FIGURES illustrates a horizonal section, taken along line 55 in FIGURE 4, with the interior parts shown in plan;
FIGURE 6 depicts a sectional view taken through a pair of rotary discs adjacently positioned. In this figure the discs and the bearings are shown in elevation;
FIGURE 7 is a fragmentary perspective view of a pair of discs forming a set and showing one of the impellers for spinning the discs, and also the magnetic structure to bring the spinning discs to an abrupt halt;
FIGURE 8 represents an elevational view of a typical disc showing the impeller for rotating the disc and also indicating the manner in which the stoppage magnet can be adjusted in position;
FIGURE 9 represents a schematic diagram of an electrical circuit including switches, electrom-agnets, etc. which may be used to control solenoid actuators that provide the propelling power for the disc spinning operation;
FIGURE 10 shows a fragmentary sectional view of the joint between the casing and the base of the device, also the immediately adjacent parts to illustrate a hinge eifect at one side of the base and a sealed lock at the other side;
FIGURE 11 represents still another form of locking the casing to the base in order to prevent unauthorized accessto the interior of the device;
FIGURE 12 represents an outline of the improved gaming device which can, if desired, be actuated by a hand lever, although, it will be understood that this device finds its greatest application as a business stimulator in connection with a cash register; and
FIGURE 13 is a fragmentary perspective View of the mechanical parts that may be necessary in transforming the register-operated gaming device to a completely manually operated device, as shown in FIGURE 12.
General Description Referring more particularly to FIGURES l-5, reference character 1 generally designates the gaming device which, as shown, becomes an adjunct or accessory of a cash register, generally indicated at 2. It will be noted that the drawer of the register shown at 3 is in an open position, ready to receive or dispense money by a clerk (not shown), who stands near a package counter indicated at 4. The later has rails 5, and its, general arrangement of counter and register are profusely found in supermarkets.
The device 1 preferably is positioned closely adjacent the register, as indicated by the heavy line 6 (FIGURE 2) and may, if desired, be mechanically connected as by bolts to the register in any suitable position.
The gaming device as seen in FIGURE 4 may include a base 7 and a cover 8, the base preferably formed of metal, and, if desired, the cover may be constituted of plastic materialprovided with a plurality of elongated slots 9, arranged in pre-deter-mined rows, as seen in FIG- URE 1.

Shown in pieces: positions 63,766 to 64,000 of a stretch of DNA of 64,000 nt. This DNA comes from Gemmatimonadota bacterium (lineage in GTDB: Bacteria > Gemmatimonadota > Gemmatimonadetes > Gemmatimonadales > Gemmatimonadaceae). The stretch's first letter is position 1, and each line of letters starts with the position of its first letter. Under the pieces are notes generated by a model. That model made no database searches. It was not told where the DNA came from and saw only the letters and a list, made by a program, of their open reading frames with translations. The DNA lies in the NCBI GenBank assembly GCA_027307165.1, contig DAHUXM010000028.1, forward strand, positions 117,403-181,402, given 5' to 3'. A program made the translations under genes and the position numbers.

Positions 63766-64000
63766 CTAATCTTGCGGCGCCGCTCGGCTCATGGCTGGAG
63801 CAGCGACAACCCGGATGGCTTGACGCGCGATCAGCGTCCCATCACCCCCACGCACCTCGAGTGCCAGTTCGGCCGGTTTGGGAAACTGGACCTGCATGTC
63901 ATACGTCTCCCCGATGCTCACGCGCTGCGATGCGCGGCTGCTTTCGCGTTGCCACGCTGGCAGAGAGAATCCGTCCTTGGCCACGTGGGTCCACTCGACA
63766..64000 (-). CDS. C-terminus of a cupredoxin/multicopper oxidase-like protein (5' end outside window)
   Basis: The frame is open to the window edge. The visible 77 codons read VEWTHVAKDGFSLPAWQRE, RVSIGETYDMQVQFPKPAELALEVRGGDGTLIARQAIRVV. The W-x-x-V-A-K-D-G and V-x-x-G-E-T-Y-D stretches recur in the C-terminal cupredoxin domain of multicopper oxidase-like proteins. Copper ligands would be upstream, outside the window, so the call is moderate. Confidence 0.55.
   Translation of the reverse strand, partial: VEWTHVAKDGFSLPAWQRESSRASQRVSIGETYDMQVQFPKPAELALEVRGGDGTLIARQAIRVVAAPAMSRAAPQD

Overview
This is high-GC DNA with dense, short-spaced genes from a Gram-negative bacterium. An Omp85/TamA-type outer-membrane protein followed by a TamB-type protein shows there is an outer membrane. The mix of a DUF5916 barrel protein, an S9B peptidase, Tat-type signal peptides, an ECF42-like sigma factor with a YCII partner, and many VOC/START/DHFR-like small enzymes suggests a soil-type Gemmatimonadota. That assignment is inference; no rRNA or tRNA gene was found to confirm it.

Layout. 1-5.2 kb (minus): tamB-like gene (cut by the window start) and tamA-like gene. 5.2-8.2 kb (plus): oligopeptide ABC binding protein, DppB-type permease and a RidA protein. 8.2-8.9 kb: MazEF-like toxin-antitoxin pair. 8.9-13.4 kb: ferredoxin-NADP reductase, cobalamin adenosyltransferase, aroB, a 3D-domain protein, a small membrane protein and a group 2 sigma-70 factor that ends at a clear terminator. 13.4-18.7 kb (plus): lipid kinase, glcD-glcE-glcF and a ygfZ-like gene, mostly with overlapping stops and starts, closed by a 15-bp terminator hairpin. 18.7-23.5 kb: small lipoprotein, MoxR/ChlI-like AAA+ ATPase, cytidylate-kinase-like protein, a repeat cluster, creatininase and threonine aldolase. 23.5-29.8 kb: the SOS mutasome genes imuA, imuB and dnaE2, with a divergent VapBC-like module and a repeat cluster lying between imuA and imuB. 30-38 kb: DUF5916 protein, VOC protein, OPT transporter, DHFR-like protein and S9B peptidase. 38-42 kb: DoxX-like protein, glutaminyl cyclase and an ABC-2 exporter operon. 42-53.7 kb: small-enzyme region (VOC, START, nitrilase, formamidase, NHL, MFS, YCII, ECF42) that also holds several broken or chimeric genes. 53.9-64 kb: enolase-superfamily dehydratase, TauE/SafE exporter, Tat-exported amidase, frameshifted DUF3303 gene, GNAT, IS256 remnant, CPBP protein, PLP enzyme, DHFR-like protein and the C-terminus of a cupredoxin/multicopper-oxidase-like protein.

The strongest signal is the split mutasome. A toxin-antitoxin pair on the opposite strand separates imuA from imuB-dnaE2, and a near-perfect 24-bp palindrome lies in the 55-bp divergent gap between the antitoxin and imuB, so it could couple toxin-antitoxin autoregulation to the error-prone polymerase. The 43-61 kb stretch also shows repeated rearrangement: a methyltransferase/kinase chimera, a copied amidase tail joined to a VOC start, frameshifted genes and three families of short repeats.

The cover may be screwed as indicated at 1.0 to the base and at its rear edge is provided with an upwardly extending protubering portion 1.1, having a slanted face 12. As seen in FIGURE 1 this face may have printed thereon the word Free in order to let the customer know that there is no charge when the device is automatically operated by the cash register.
In order to operate the gaming device a pin .13 is secured to the side of the device nearest to the register for service as a pivot for a toggle member 14, which is adapted to lie in the path of the register drawer, so that as the latter is opened, i.e. moved to the left, in FIGURE 3, to receive money or make change the upper leg of the toggle member 14 is struck by a projection 15, causing the member to swing about the pin. This operation, in turn, depresses the button 16 to cause contacts to be made in an impulse-initiating switch 17, as will be described in connection with the schematic circuit. When the drawer is being closed, the projection 15' will strike the inner side of the toggle member. But the latter is restrained from swinging by the leaf-spring 17a. The
closure of the switch contacts in 17 will cause energization of certain solenoids having movable cores to furnish the motive power for spinning the discs, as will be described hereinafter.
Thus, when the register drawer is opened and closed the spinning wheels will have rotated in one direction and in due time will have come to a halt in the manner described hereinafter. However, when the drawer is opened and closed the second time, the discs will have been caused to spin in the opposite direction and will, in due time, come to a halt. The third and fourth opening of the drawer will be a repetition of the first and second opening respectively, so that the wheels spin in one direction and then in the other direction and so forth, depending on the number of times the cash drawer will have been opened.
Details of the Spinning Wheels The wheels are shown in detail in FIGURES 6, 7 and 8. These wheels take the form of discs 19 of metal const-ructed as spokes and the ends of the spokes are bent inwardly, as shown at 20, toward the other disc of each set. V a
The discs may, if desired, be formed of plastic material with metal inserts at the ends of the shapes which will respond to the force of the magnets as described hereinafter.